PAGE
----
SC refers Sena, rebel MLAs’ pleas to larger bench, says petitions raise constitutional questions

On Wednesday, the Supreme Court said some cases related to the dispute between the Shiv Sena factions – led by Prime Minister Eknath Shinde and Udhav Thackeray – may be referred to a larger court. The court gave the parties until July 27 to frame their cases for the larger court, and said the case would be discussed again on August 1.

The Supreme Court was hearing a set of petitions related to the political crisis in Maharashtra, which led to the downfall of the Maha Vikas Agadi government in the state. Thackeray resigned as Prime Minister on 29 June. Shinde, who had led the rebellion against Thackeray, was sworn in the following day along with BJP leader and former Vice President Devendra Fadnavis.

Thackeray’s faction has moved to the Supreme Court to challenge the disqualification proceedings initiated against MLAs under the constitutional scheme.

He also appealed the decision of the Maharashtra State Assembly Speaker to recognize the whip nominated by the Shinde faction as Chief Shiv Sena. “A speaker who recognizes a whip other than the official whip nominated by the party is Malavid,” Senior Advocate Kapil Sibal, who appeared for the Thackeray faction, told the court chaired by Chief Justice Ramana of India Nevada and which includes Justices Krishna Murari and Hema Kohli.

Sibal also argued that Maharashtra Governor Bhagat Singh Koshyari should not have taken the oath of office to the new government when the case was taken to the Supreme Court.

Sibal also argued that democracy is in danger if the governments of any country can be overthrown despite prohibitions under the Tenth Schedule of the Constitution. He said that under Schedule X, 40 Sena MLAs who switched over to the Shinde camp would be deemed to have incurred disqualification by giving up party membership; by voting for a candidate that the BJP has placed as president in violation of the official whip; And by vote of confidence in violation of the official whip.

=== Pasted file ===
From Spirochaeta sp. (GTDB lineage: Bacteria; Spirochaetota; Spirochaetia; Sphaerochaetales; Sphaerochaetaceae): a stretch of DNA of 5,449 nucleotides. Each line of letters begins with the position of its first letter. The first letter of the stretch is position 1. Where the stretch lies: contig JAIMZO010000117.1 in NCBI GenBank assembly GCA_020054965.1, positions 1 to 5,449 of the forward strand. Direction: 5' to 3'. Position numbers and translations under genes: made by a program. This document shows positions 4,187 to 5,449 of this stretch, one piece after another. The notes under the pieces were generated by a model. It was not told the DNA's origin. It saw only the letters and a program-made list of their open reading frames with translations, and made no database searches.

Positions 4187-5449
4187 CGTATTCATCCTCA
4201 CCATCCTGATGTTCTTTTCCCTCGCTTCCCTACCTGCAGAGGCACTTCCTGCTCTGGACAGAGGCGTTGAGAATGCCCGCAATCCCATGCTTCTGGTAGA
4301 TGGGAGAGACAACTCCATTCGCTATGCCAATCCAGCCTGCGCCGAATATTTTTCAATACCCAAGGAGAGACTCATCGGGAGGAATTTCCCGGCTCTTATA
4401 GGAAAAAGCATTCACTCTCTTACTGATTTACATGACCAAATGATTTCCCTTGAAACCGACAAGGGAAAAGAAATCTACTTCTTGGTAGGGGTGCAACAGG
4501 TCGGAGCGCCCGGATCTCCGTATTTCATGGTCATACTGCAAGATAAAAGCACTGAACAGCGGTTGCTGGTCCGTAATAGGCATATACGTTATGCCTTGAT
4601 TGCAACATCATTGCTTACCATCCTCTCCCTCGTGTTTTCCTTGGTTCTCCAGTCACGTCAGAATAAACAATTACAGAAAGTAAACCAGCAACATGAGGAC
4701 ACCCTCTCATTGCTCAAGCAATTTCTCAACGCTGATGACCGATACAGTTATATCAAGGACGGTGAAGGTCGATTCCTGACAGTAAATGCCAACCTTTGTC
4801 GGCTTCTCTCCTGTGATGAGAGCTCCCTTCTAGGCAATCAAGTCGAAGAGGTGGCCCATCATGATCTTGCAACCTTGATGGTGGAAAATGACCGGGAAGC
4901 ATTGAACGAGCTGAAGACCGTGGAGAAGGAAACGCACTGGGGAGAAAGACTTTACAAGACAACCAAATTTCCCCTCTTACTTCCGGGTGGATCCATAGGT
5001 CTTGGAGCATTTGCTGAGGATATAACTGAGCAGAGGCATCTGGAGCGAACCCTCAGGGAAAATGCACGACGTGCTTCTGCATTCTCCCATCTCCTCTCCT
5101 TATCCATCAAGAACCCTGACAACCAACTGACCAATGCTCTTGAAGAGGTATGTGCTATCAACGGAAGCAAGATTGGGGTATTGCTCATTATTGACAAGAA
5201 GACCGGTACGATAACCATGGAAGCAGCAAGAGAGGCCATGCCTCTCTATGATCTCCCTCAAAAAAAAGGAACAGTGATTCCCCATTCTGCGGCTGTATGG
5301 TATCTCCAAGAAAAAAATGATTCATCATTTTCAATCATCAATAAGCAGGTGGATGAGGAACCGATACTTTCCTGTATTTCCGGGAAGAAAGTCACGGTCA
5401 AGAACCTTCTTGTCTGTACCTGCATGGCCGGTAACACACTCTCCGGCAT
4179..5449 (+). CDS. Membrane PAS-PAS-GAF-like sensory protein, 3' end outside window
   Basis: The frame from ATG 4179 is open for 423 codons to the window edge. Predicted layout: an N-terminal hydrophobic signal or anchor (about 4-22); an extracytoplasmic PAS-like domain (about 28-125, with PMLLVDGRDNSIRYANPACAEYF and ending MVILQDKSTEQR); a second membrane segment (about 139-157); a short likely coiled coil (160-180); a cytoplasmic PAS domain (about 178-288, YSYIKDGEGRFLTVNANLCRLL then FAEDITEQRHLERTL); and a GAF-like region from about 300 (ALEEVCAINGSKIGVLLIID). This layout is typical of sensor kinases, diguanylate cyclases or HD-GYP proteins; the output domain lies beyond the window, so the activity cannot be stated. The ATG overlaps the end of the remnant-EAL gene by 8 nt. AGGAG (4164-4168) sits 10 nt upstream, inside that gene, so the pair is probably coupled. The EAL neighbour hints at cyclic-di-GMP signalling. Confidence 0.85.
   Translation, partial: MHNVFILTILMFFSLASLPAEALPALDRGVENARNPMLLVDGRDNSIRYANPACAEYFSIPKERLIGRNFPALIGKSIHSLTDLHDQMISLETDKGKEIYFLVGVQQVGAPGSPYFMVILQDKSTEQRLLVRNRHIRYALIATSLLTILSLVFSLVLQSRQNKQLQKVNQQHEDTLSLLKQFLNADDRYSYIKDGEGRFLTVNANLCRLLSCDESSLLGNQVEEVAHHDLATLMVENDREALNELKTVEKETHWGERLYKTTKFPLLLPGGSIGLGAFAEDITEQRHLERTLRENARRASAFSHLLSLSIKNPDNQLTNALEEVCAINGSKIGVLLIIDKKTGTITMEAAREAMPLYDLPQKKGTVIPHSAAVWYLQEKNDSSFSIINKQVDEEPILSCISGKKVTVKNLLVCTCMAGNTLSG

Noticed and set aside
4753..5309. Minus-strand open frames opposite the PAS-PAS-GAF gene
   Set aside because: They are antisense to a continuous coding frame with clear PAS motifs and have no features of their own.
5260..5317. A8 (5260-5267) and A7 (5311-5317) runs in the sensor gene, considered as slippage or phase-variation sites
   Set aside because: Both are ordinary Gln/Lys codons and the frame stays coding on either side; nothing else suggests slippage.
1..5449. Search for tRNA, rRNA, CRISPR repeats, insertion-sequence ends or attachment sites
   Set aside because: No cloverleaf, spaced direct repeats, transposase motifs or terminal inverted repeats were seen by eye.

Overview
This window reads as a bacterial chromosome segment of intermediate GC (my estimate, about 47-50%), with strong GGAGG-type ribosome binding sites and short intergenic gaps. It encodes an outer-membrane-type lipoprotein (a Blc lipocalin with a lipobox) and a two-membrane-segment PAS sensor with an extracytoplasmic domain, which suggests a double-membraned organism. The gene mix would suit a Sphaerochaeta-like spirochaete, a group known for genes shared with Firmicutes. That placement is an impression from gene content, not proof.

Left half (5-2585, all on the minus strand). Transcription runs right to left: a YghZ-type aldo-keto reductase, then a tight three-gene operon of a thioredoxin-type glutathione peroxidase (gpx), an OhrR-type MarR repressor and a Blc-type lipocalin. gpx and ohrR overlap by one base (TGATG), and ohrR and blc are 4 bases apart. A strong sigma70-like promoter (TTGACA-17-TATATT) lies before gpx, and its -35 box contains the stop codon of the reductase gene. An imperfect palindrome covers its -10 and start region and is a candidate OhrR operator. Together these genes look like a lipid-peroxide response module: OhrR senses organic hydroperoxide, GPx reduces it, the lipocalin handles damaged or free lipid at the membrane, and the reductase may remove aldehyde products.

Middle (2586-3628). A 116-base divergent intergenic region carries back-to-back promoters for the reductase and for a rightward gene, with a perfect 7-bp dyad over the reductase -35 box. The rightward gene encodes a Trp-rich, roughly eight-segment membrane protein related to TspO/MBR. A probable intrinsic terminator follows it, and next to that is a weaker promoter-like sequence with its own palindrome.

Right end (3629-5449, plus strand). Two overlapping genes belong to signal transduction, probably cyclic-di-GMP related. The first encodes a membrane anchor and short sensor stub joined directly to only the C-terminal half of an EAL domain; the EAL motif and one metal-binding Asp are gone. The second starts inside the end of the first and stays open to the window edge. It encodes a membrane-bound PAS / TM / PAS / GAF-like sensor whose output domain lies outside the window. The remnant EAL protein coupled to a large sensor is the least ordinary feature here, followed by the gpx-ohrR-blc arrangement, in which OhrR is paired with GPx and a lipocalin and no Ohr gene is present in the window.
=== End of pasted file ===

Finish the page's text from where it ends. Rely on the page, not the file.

“What happens to rule the people? The schedule that was used to prevent a defection has been used to instigate a defection. In other words, the tenth schedule has been turned upside down,” Sibal was quoted by Bar & Bench Network as saying.

Senior defender Abhishek Manu Singhvi, who also appeared in Thackeray camp, said the requirement in Schedule X is that not only two-thirds of the participants should be with you, but also two-thirds should be combined with another party. “One thing in common is that my friends have not merged with another party. They don’t call themselves the BJP,” he said, urging the council to “go back in time and back in time.”

Prominent advocate Harish Salve, who showed up at the Shendi camp, said there was nothing wrong if “a large number of people in the party felt that another man should lead”.

LiveLaw quotes Salvi as saying, “The moment you gather enough strength within the party and remain within the party to question the leader without leaving the party, and say we’re going to beat you at home, that’s not a dissent.”

The CJI-led court on 11 July granted a temporary exemption to MLAs from the Thackeray faction by asking Maharashtra Assembly President Rahul Narwikar not to proceed with a petition seeking their exclusion, as requested by the Shinde group on the basis of challenging the party’s whip. During the confidence and election of the Speaker of the House of Representatives.

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